Corpus Christi Development Plan Receives APA Texas Award
The City of Corpus Christi’s Development Plan received the 2021 Public Outreach Achievement Award – Gold from the APA-Texas Chapter.
The City of Corpus Christi’s Comprehensive Plan (CP), adopted September 27, 2016, is based on a twenty-year horizon and requires the City’s nine Area Development Plans (ADP) to reflect the vision and goals of the CP. The CP recognized that the ADPs were outdated and would give direction to these city areas. The Downtown ADP was the first to be updated and adopted, followed by Southside, London, Flour Bluff and Padre/Mustang Island. The Westside ADP is currently being developed, with three plans remaining to be updated. As mentioned in the CP, ADPs provide direction for specific areas. The direction of each ADP was the result of robust, intentional and inclusive public outreach efforts, leading to adoption of the plans throughout each plan’s update/adoption process. Since the ADPs have not been updated in years, this process was an opportunity for the City to initiate community engagement that would garner input, reflecting the vision and pulse of its residents, businesses, stakeholders and partner entities, whose consensus will assist the ADPs’ implementation. In each ADP update, an Advisory Committee (AC) was created to guide the planning process and represent the area’s residents, business owners, students and stakeholders. The AC participation was essential to the development of the plans. The residents/stakeholders gave input regarding the future of the ADPs through multiple engagement events/activities, from online surveys to in-person community engagements, including a Community Open House and a four-day Community Think Tank. Recommendations identified in the ADPs are based on public outreach efforts from 2018 to 2021, which have resulted in community-driven plans.
Originality and Innovation
In all ADP planning processes, an Advisory Committee was created to guide the development of the plans and represent the area’s residents, business owners, students, and stakeholders. In particular, the Southside and London ADPs featured a Student Advisory Committee, facilitated by city staff, which represented six area high schools, Texas A&M University-Corpus Christi, and Del Mar College. The Student Advisory Committee went through similar input exercises as the Stakeholder Advisory Committee (SAC) and had a joint meeting with the SAC.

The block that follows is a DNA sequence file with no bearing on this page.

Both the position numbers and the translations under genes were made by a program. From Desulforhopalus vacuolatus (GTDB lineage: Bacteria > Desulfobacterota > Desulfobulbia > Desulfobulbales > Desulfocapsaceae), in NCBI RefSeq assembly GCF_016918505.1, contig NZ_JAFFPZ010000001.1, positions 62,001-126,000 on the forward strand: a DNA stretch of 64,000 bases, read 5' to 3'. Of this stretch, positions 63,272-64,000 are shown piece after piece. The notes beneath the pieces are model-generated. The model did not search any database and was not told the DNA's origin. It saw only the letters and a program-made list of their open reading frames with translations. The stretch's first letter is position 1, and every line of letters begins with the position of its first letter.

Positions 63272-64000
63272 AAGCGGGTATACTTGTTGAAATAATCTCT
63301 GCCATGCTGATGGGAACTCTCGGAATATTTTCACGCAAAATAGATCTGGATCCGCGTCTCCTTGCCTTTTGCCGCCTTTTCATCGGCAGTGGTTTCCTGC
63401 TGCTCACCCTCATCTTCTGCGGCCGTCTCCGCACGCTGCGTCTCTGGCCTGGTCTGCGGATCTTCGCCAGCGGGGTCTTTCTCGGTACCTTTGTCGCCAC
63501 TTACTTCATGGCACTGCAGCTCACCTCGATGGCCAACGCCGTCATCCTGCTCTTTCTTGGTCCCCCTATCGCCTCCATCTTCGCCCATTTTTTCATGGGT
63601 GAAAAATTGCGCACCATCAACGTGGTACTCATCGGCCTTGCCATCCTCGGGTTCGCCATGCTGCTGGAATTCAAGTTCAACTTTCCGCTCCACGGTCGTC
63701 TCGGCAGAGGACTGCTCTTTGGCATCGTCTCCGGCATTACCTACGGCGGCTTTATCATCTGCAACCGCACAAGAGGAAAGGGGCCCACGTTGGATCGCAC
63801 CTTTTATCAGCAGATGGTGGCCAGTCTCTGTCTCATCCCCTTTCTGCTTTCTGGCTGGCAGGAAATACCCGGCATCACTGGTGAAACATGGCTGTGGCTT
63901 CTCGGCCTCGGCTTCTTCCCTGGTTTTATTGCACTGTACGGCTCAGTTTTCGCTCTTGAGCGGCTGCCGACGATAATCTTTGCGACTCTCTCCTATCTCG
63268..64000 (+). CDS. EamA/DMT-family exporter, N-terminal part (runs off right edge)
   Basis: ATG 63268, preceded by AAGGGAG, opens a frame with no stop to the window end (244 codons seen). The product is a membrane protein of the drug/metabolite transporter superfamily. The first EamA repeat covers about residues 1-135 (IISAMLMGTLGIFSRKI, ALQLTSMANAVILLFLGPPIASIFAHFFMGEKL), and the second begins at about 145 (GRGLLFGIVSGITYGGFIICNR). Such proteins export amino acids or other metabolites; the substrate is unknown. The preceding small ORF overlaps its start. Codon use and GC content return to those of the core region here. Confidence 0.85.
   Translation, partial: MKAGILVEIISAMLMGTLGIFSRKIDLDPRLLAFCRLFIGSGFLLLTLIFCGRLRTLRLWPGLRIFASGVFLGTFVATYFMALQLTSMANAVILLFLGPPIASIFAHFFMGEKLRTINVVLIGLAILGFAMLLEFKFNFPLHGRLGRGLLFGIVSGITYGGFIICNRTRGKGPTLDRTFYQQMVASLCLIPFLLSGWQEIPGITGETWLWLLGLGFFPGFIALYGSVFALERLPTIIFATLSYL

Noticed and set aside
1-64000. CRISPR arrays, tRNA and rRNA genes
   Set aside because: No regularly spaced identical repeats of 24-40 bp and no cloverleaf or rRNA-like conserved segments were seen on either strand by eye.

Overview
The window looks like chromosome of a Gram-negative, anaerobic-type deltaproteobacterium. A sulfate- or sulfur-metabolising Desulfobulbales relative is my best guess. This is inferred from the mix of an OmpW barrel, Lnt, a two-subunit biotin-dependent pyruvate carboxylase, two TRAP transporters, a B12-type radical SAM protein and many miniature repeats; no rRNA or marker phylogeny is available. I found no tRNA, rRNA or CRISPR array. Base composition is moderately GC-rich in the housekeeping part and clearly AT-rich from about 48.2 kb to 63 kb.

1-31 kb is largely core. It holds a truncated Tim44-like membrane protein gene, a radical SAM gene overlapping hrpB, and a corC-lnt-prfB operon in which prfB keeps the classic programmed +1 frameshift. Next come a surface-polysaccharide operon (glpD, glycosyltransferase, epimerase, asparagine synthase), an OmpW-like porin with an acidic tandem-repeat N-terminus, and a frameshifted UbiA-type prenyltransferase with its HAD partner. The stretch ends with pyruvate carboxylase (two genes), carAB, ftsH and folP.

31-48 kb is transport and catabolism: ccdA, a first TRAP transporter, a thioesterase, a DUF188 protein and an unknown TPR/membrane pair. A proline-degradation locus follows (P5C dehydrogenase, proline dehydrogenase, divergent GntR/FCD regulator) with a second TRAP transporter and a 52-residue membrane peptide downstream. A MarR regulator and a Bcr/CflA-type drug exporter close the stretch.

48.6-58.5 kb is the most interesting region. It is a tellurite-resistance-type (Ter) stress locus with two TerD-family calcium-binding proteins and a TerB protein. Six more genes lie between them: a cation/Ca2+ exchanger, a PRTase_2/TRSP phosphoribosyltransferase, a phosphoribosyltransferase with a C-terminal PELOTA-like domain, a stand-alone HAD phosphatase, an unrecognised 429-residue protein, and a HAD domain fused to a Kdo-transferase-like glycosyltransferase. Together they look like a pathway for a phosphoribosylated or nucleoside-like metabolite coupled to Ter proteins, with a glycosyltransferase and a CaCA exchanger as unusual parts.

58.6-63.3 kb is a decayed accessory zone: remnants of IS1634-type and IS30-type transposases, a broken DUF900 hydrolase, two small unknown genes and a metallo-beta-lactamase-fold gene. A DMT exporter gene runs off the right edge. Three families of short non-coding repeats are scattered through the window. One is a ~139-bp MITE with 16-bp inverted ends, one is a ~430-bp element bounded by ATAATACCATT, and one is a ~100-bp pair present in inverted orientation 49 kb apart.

The Community Think Tank was a unique outreach event over four days. Participants attended focus groups, commented on draft vision themes and action items, and participated in a workshop facilitated by Texas A&M University AgriLife Extension. In addition, their Community Health and Resource Management (CHARM), a user-friendly interactive mapping tool, was meaningful in future land use scenario planning.
The robust public outreach approach was tailored for each area. However, all plans utilized online surveys through the MetroQuest engagement platform at the beginning of each process to identify issues and opportunities, during the middle of the process to give feedback on vision themes and policy initiatives, and before adoption to review action items and draft versions of the plans. In addition, a project website was hosted and updated regularly by city staff. The project websites also broadcasted previously recorded community engagement presentations and made available questions and answers submitted by community engagement participants at meetings.
During the COVID-19 pandemic, city staff and the planning team quickly adapted and converted all in-person Committee and community meetings and focus groups to virtual formats. In addition, a virtual open house was developed, where input and educational boards were displayed, and responses could be typed.
The ADPs’ stakeholder and community engagement were replicated in other city planning efforts and helped with implementation.
Implementation and Transferability
The need for an inclusive engagement process that reached all segments of the ADPs’ population led to tailored approaches for each area. Still, it led to the intentional use of various engagement methods, such as all meeting materials and presentations translated to Spanish during the Southside and London ADP process. The inclusivity of the engagement process allowed for multiple generations to give input regarding their now and futures.
Online surveys and virtual public meetings were scheduled when the pandemic upended activities. Instead of being canceled, the community and advisory committee meetings were moved online. The planning team used social media channels and constant contact messages to encourage participation in online surveys specific to each area. This allowed the team to continue developing plans and to keep the projects on schedule. Although these techniques were part of the overall community engagement effort, the five plans reached different populations with differing needs and tailored surveys for the respective areas revealed the priorities of each ADP community.